Inherited factor XIII (FXIII) deficiency is a rare autosomal recessive disorder affecting approximately one out of one to three million people. FXIII deficiency is characterized by a lifelong bleeding tendency, impaired wound healing and spontaneous abortions in females. In 1993, the European Thrombosis Research Organization (ETRO) Working Party on FXIII initiated a Europe-wide questionnaire on inherited FXIII deficiency. Since 2005, the registry has been endorsed by the Factor XIII Subcommittee of the Scientific and Standardization committee (SSC) of the ISTH. The analysis of 104 European patients demonstrated that the most common bleeding symptoms were subcutaneous bleeding (57%) followed by delayed umbilical cord bleeding (56%), muscle hematoma (49%), hemorrhage after surgery (40%), hemarthrosis (36%), and intracerebral bleeding (34%). Prophylactic treatment was initiated in about 70% of all patients. FXIII-B subunit-deficient patients had a milder phenotype than patients with FXIII-A subunit deficiency.The most frequent mutation affecting the F13A gene was a splice site mutation in intron 5 (IVS5-1G>A).This mutation was found in eight (17%) of 46 analyzed families.The haplotype analysis of patients carrying the IVS5-1A allele was consistent with a founder effect. Recently, we created a new FXIII database website (http://www.f13-database.de) with information about FXIII proteins, genes, mutations and polymorphisms. This website also includes a new questionnaire. Information provided by this questionnaire will allow better understanding of the differences of diagnostic and treatment possibilities in various parts of the world, and it will help to understand the impact of reduced FXIII activity in heterozygous relatives and finally, it will generally increase our knowledge on this rare disease. We hope that our initiative to establish a new international FXIII registry will be actively supported by the community involved in caring for FXIII deficient patients.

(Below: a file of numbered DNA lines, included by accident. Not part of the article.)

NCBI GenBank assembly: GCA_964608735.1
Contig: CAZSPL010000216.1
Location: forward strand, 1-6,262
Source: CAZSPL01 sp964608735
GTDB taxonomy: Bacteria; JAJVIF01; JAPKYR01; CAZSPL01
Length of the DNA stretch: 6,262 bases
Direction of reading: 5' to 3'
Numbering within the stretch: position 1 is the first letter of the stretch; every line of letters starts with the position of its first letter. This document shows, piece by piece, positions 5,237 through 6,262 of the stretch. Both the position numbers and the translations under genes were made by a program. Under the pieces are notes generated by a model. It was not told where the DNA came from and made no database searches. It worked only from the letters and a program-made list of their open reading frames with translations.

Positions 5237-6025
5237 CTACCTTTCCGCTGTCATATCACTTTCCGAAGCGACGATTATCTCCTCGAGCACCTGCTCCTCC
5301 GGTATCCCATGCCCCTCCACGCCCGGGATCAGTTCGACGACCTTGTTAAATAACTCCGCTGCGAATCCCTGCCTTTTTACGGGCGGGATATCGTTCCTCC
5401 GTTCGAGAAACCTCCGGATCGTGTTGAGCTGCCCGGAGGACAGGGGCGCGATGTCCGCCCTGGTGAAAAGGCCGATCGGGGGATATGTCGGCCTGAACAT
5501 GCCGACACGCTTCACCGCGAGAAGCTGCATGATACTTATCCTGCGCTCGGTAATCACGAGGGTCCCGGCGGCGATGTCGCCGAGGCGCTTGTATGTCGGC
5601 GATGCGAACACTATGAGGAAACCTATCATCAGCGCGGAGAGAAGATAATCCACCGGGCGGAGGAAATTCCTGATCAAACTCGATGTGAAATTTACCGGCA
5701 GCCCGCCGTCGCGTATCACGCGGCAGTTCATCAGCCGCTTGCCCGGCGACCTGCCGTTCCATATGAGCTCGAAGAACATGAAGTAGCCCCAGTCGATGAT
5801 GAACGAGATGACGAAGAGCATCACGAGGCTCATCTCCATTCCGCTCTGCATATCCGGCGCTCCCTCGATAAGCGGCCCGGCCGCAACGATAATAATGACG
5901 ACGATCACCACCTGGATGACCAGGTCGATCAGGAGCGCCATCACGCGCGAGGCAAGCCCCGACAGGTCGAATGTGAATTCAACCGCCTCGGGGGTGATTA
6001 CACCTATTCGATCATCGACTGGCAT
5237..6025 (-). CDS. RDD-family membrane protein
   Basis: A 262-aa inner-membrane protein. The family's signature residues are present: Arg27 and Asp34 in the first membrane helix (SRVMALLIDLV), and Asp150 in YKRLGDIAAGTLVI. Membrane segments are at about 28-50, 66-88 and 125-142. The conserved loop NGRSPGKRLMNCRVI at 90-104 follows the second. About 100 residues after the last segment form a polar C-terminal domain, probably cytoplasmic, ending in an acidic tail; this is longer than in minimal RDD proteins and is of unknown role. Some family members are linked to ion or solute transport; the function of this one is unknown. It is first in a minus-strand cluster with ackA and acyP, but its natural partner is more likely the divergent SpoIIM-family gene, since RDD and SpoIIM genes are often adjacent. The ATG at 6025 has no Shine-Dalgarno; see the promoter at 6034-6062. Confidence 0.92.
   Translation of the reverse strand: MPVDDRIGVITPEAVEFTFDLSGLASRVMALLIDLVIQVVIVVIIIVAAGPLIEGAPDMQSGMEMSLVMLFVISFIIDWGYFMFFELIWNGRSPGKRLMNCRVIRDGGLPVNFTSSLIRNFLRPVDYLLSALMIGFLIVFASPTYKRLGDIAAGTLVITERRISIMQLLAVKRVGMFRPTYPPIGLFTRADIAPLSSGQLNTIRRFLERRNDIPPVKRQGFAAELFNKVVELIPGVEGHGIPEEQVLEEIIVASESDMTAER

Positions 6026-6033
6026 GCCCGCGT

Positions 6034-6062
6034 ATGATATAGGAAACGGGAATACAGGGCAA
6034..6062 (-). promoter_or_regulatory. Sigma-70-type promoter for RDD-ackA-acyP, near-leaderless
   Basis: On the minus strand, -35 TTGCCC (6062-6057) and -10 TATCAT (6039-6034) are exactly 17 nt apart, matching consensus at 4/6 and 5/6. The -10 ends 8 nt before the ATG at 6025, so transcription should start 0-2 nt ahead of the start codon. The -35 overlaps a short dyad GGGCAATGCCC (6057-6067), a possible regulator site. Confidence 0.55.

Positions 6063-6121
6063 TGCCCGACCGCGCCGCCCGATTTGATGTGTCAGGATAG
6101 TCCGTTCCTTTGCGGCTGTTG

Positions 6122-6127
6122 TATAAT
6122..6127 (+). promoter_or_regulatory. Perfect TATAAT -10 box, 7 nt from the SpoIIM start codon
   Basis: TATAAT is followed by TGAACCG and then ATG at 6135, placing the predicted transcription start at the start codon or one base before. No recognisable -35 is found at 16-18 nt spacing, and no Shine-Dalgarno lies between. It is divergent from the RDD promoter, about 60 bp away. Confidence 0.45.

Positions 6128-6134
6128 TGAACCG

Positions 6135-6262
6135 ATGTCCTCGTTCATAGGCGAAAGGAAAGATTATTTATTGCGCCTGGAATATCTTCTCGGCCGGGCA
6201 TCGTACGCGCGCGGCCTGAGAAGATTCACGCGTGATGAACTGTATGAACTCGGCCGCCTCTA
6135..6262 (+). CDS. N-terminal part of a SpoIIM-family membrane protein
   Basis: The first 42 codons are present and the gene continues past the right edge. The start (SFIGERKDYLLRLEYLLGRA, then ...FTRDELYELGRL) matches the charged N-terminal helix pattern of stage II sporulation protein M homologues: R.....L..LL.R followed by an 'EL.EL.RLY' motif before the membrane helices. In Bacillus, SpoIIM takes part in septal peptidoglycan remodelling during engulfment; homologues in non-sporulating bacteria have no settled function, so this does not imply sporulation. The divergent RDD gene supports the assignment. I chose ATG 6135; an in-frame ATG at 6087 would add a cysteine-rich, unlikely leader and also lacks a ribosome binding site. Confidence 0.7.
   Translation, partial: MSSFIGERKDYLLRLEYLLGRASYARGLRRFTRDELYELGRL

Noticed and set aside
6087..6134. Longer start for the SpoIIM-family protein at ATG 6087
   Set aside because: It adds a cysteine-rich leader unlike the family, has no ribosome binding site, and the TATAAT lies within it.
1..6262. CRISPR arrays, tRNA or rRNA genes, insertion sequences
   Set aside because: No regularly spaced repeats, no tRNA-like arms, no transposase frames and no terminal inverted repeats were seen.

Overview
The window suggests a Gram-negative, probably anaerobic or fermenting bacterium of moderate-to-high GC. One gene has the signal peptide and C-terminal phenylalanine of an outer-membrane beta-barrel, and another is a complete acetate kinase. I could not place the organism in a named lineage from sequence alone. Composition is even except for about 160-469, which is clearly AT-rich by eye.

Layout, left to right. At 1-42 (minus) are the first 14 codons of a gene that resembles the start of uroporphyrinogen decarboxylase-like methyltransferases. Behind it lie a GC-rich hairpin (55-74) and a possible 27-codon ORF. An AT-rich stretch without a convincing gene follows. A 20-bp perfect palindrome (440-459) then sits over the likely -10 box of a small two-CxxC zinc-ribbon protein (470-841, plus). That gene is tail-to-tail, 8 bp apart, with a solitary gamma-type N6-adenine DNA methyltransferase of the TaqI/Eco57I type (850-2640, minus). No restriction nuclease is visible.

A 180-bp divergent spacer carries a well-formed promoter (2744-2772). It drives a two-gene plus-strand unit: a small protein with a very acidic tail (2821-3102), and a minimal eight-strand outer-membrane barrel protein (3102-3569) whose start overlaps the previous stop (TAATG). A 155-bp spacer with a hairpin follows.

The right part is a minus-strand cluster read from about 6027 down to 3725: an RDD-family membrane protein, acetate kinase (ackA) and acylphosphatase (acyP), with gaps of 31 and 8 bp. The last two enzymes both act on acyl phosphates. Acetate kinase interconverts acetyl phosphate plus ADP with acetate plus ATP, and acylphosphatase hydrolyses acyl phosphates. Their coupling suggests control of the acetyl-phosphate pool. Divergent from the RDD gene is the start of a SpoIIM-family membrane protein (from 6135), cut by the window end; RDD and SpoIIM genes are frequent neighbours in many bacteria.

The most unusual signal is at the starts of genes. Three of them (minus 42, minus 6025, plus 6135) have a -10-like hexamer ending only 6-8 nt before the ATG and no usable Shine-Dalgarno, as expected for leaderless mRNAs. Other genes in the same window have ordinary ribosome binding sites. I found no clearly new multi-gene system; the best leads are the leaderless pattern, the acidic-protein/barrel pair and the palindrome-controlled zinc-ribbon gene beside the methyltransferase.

Disclosure: No relevant conflicts of interest to declare.